WILLIAM BUTLER YEATS was the star of the Irish Renaissance of the late 19th and early 20th century. I will dare to assume that he was a man that was not willing to assimilate his cultural identity into the dominant culture of his world and assume (or even proclaim), like many imperial Anglo-Saxons (and their obsequious admirers), that everything worth anything came from Imperial Rome. I further dare to say, that when one pays respects to Imperial Rome (consciously or by some unconsciousness form of inheritance), this one probably has no problem with war and physical/social/political domination by overwhelming force.

As of this writing, there are people that corporate media of my country call “hawks.” When Yeats wrote “The Second Coming” in 1922, he uses the word falcon and the image of lions in the desert—like the deserts in war-torn Iraq being bombed by our hawks in their own second coming. We present this work here insisting that these words are timely and may have new meaning and renewed power placed in this context.

I am almost certain that many mechanical purists out there may ask, “What does Yeats have to do with the kinté space?” To these people I incoherently pose the question, Why should a middle class person of color be admitted to college when they have test scores lower than European applicants of the same economic class? Moreover, my given name, Bryan, is Celtic (I think it means “strong”). So I have always been a little curious about a people who threatened the ancient Roman Empire just like the African Carthaginians led by Hannibal—and we (meaning those Celts of Brittany—not of Gaul) have been under the eye of the hawks ever since.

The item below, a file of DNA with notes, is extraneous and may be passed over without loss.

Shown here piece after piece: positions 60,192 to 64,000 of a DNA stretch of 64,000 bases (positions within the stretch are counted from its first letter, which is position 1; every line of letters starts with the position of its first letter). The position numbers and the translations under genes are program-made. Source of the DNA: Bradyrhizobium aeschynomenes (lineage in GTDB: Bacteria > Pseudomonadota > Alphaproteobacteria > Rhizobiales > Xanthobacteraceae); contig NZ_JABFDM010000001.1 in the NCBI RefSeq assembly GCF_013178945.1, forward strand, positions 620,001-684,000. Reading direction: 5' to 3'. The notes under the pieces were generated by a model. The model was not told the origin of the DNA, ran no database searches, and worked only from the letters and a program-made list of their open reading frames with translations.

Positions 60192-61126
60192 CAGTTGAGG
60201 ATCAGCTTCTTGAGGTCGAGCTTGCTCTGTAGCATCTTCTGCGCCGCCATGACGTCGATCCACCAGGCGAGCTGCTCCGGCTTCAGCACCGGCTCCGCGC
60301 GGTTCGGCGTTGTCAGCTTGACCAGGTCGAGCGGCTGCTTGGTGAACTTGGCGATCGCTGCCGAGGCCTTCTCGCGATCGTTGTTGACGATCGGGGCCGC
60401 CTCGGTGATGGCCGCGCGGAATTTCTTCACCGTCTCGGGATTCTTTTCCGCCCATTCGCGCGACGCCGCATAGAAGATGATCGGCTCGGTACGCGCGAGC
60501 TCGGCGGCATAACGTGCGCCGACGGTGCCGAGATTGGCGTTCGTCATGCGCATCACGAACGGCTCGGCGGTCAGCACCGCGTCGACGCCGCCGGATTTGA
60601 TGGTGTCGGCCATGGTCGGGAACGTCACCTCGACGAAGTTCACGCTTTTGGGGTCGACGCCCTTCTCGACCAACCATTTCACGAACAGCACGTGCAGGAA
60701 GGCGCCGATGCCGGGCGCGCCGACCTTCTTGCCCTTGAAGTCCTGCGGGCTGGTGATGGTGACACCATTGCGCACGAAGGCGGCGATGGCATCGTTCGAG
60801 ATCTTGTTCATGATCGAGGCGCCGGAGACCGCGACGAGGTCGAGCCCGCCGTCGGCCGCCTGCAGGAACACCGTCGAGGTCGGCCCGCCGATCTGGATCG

For more information about Yeats, the Celts, the Irish, the Gauls and the Romans, get them all at once very quickly in Microsoft Encarta. Also, for a reminder of how my Celtic brethren treated African Americans in the great city of New York, look for the tragic tale in the Ric Burns documentary New York.


Written by . . . . . . . William Butler Yeats
HTML/CSS Programming by . . . . . . . Bryan Wilhite